JONES: A healthy transition, Dylan. Is that good enough explanation for why Facebook is now ending this deal with Huawei?

BYERS: No, no, it's really not and it might have been a good explanation way back when. The problem is that Facebook never really seems to confront

its problems or do anything about them in tale there are reports in the media.

And so, you know over the course of the last six to nine months Facebook has come forward, it says, look, we recognize that things got out of

control in terms of data privacy and general problems with the platform and we are going to address that and we are going to be fully transparent with

you about what we are doing in order to address that problem.

So, every time there's a report from CNN or the "New York Times" or anyone else showing one more way in which Facebook has not been transparent, it

makes it harder and harder to trust Facebook, and it makes it appear as though that sort of public campaign is really disingenuous.

JONES: Dylan Byers live for us in Los Angeles, thank you, Dylan.

BYERS: Thank you.

JONES: Now, we turn to your tricky trade relations between two close allies, according to CNN sources, U.S. President Donald Trump invokes the

war of 1812 in a call with the Canadian Prime Minister Justin Trudeau last month to justify planned tariffs on Canadian steel and aluminum as a

national security issue. Mr. Trump playing Canadians burnt down the White House in that conflict when in fact pushes troops set by to the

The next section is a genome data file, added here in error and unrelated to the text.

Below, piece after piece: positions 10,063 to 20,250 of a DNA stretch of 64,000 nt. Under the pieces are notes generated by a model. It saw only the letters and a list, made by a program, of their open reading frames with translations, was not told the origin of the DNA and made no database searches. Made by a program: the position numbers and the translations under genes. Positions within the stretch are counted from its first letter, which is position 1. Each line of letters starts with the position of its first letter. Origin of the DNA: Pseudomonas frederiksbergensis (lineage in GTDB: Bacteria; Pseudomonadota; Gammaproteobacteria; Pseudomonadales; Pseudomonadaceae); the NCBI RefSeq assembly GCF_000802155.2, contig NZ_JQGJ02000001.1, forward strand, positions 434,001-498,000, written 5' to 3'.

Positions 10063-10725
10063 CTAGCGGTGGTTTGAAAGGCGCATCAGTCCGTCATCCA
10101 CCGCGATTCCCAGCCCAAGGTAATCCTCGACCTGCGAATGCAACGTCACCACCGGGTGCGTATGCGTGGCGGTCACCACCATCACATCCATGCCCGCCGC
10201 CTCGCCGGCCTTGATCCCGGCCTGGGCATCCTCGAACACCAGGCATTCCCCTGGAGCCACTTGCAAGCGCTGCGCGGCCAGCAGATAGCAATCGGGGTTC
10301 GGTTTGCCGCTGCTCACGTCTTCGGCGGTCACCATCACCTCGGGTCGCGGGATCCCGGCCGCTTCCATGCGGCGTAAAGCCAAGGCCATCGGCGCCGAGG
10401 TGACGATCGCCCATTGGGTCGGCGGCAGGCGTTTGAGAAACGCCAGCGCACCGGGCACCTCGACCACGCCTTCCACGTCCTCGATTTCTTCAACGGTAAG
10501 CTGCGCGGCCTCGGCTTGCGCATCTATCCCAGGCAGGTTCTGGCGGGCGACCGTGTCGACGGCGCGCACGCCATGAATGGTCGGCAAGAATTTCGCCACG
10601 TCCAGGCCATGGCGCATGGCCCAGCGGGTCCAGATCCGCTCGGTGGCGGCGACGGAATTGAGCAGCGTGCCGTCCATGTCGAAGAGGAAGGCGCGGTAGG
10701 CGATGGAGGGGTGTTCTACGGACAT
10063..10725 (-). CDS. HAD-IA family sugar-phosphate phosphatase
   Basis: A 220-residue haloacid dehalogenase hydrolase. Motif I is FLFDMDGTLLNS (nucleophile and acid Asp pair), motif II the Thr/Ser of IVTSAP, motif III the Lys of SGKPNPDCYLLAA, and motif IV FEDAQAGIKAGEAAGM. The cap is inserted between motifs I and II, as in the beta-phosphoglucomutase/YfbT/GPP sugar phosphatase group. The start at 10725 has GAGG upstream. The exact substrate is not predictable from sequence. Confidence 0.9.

presidential palace.

Meanwhile, the E.U., France, Germany, and the U.K., have asked the U.S. not to impose sanctions on their companies over deals with Iran. In a letter

addressed to the Treasury Secretary Steve Mnuchin and the Secretary of State Mike Pompeo, eight European officials asked for an exemption.

The United States quit, of course, Iran nuclear deal back in May and reimposing U.S. sanctions. Well, the U.S. Treasury also plans to introduce

so-called secondary sanctions on all companies dealing with Iran.

The French President Emmanuel Macron, of course, tried to convince President Trump to stick with the Iran deal on a state visit to Washington

just last month. Well, since then Mr. Trump has not ditch the deal, he has also announced those tariffs on European steel and aluminums.

So, as the two leaders prepare to meet again at G7 summit this Friday, is the Trump-Macron bromance officially dead? Melissa Bell reports.


MELISSA BELL, CNN INTERNATIONAL CORRESPONDENT (voice-over): From that frosty first handshake to this warm hug --


BELL: -- over the course of the last year an unlikely friendship has blossomed between the French and American presidents as Emmanuel Macros has

sought repeatedly to get his message across.

EMMANUEL MACRON, FRENCH PRESIDENT (through translator): The United States like France has a responsibility particularly in the moment that is today,

we are the guarantors of multilateralism.

[15:25:060] BELL: His plan was to keep his unilateralist counterpart talking multilaterally even on those subjects that divided them, which

didn't work out the way Macron had hoped when it came to Iran.

PRESIDENT TRUMP: They restarted taken up big problems, bigger than they've ever had before and you can mark it down.

BELL: Other subjects of discord, climate change and the imposition of tariffs on E.U.'s steel and aluminum export. Apparently, the final straw

from Macron who said the decision to impose them was not only illegal, but a mistake on many points.

The day before the tariffs took effect, Washington sources told CNN that the phone call between the two presidents have been not just bad but

terrible. This week, Emmanuel Macron chose to strike back, the leaks about the nature of the call after all had not come from Paris.

MACRON (through translator): Bismarck used to say, if we gave people the recipe for the sausages, it is not sure that people would eat them.